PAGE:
CrowdStrike has observed huge increases in cyber intrusions involving the abuse of valid accounts including attacks using the Windows Kerberos authentication protocol in the past year, according to its new CrowdStrike 2023 Threat Hunting Report.
The new report saw 62% of hands-on intrusions involving the abuse of valid accounts and a “staggering” 583% increase in attacks using stolen or forged Windows Kerberos tickets, a technique known as “Kerberoasting.”
The Kerberos network authentication protocol allows nodes communicating over a non-secure network, such as the internet, to share their identities with each other. Kerberoasting attacks, meanwhile, steal credentials associated with the protocol to escalate privileges and enable lateral movement within a victim’s IT environment.
A cybercriminal group called Vice Spider was responsible for 27 percent of the Kerberoasting attacks in the past year, said CrowdStrike, an ExtraHop technology partner.
Kerberos grants tickets to provide users with access based on service principal names (SPNs) often tied to existing accounts for network services. Consequently, these attacks “ usually have higher privileges and allow the adversary to extend their reach and gain access to sensitive files or systems,” the report said. “Additionally, these attacks can be challenging to detect because Kerberos activity is so prevalent in everyday telemetry, which allows adversaries to blend into the noise.”
The compromised tickets obtained during a Kerberoasting attack can lead to additional threat activity, including Kerberos golden ticket attacks, which allow an attacker to create Kerberos authentication tickets from a compromised service account.
ExtraHop has been helping customers protect against some Kerberos exploits since November 2020, and many of those capabilities can be seen in the interactive demo. Out of the box, the Reveal(x) platform analyzes nearly 30 different signatures to automatically detect different Kerberos abuse techniques, including indicators of golden ticket attacks. In addition, the platform can decrypt traffic from Windows domain controllers, offering unparalleled visibility into the network.
Attackers Connect to RMM Tools
In addition to Kerberoasting, the CrowdStrike report found a 312 percent increase in adversary use of standard remote access monitoring and management tools during the past year.
“The rampant use of legitimate remote monitoring and management (RMM) tools illustrates adversaries’ attempts to blend into enterprise noise and avoid detection,” the report said. One cybercrime group “utilizes numerous RMM tools, enabling them to avoid detection for protracted periods of time to access sensitive data and–more recently–deploy ransomware.”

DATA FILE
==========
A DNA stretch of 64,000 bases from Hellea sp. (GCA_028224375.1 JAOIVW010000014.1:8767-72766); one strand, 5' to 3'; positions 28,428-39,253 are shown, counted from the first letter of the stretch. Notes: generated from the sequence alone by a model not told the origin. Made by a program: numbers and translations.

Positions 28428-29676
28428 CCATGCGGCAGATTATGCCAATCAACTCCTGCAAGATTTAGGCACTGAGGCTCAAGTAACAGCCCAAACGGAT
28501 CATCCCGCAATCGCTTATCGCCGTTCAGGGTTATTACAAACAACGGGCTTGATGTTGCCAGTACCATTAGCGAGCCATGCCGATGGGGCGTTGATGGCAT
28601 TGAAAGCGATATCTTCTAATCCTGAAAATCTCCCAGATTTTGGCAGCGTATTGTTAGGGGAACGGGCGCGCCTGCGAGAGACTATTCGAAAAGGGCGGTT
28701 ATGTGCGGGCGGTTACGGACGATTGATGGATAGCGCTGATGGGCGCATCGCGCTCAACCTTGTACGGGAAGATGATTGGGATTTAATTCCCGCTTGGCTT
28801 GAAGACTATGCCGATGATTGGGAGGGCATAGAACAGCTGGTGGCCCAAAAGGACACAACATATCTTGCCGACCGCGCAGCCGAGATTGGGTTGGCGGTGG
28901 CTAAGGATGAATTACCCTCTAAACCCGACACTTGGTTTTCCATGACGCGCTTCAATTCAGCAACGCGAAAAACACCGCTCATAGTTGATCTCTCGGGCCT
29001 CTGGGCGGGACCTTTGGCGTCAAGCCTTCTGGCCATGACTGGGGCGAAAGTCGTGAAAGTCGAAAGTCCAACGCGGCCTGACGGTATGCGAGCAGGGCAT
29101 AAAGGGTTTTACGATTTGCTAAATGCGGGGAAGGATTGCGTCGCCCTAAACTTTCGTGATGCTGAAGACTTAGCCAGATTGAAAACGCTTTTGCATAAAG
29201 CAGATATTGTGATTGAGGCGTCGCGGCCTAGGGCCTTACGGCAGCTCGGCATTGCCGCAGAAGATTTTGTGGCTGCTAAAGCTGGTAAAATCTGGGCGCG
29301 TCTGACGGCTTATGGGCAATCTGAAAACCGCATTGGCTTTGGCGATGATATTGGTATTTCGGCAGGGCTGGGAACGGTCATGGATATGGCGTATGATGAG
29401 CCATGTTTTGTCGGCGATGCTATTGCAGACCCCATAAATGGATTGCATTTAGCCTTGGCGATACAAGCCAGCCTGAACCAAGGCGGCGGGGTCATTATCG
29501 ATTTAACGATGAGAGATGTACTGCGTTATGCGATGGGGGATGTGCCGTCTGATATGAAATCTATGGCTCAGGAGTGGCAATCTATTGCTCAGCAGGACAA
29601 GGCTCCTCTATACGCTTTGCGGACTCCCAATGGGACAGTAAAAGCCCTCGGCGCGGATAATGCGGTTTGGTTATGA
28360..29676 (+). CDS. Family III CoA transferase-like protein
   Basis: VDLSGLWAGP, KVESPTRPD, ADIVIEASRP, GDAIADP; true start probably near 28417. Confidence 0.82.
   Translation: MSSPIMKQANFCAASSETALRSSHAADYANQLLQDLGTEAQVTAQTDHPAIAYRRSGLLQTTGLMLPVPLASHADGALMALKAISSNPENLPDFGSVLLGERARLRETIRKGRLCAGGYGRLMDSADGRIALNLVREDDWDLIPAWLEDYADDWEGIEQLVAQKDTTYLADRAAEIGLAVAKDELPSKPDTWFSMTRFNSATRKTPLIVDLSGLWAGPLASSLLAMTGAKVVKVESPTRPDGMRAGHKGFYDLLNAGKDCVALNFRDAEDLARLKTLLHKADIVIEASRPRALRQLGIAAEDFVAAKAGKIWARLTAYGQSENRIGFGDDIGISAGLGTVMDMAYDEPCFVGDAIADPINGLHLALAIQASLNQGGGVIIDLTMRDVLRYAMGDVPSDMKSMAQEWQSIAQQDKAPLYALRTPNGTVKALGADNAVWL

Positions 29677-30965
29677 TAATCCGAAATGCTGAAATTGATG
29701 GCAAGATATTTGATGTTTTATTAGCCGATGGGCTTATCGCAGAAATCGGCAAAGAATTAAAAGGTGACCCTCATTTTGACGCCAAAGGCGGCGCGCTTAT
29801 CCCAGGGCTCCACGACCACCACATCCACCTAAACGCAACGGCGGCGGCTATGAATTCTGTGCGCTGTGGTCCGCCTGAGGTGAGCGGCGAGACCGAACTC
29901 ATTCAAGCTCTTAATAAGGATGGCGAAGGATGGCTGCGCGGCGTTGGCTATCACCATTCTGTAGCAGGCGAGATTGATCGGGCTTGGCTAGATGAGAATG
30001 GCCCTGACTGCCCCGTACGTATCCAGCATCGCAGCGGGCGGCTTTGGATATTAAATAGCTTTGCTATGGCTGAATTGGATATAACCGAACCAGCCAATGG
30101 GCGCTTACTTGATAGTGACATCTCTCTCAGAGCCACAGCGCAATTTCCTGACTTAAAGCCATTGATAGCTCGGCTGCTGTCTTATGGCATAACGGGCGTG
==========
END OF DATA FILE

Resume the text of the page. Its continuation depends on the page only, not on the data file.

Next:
In the past year, the CrowdStrike Falcon OverWatch™ managed threat hunting service saw RMM tools such as AnyDesk and ConnectWise ScreenConnect used in about 14% of all intrusions.
Reveal(x) is able to detect the signatures left by the RMM tools often deployed by adversaries when they attempt to execute malicious code on hosts. Attackers will often use this technique when attempting to persist inside the network, exfiltrate data, and establish command-and-control channels.
In addition, the report saw the technology, finance, retail, and healthcare industries as the top targets for threat actors in the past year. The technology sector is often targeted by adversaries engaging in so-called big game hunting (BGH), a type of cyberattack that often uses ransomware to target large, high-profile organizations, the report said.
Zero Trust to the Rescue
Finally, with 62 percent of all interactive intrusions using valid accounts, CrowdStrike advised organizations to regularly audit their user accounts and adopt zero trust approaches to cybersecurity, such as implementing the principle of least privilege for user accounts and role-based access control.
Several organizations have recognized that NDR, when combined with EDR and other technologies, is a key component for network access controls in a zero trust security strategy.
For example, the U.S. Cybersecurity and Infrastructure Security Agency (CISA), in its April 2023 Zero Trust Maturity Model report, advised federal agencies that network and device visibility, two key capabilities of NDR solutions like Reveal(x) 360, are foundational pieces of a zero trust security model.
In addition, the U.S. Department of Defense, in its zero trust strategy, lists more than two dozen essential capabilities that NDR solutions can provide. These include monitoring network users, inspecting connected devices, and analyzing events, activities, and behaviors on the network.
To see how Reveal(x) 360 can defend against these and other top threats from the 2023 Threat Hunting Report, reach out to ExtraHop for a personalized demo.